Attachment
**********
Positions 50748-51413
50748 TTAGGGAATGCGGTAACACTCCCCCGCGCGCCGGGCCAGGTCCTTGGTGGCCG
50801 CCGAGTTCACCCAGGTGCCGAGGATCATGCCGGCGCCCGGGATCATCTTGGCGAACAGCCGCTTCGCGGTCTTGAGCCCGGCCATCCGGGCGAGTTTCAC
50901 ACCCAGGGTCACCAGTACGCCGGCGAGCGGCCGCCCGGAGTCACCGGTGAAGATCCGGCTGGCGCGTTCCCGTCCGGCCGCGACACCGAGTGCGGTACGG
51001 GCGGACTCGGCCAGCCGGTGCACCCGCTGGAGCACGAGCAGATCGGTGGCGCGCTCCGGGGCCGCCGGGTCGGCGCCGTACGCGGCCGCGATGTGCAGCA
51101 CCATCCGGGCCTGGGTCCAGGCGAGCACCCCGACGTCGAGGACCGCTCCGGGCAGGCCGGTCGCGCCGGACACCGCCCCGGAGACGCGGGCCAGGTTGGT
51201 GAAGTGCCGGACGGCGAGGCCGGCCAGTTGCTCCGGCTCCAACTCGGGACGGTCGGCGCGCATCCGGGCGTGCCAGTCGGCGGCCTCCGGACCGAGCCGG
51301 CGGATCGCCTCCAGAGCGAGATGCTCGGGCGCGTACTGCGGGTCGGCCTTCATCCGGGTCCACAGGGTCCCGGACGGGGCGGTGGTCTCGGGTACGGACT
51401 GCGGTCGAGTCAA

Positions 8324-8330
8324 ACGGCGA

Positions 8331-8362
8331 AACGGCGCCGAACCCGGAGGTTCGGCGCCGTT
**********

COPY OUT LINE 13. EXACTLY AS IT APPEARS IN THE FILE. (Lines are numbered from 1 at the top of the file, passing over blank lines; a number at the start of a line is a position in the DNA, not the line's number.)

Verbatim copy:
8331 AACGGCGCCGAACCCGGAGGTTCGGCGCCGTT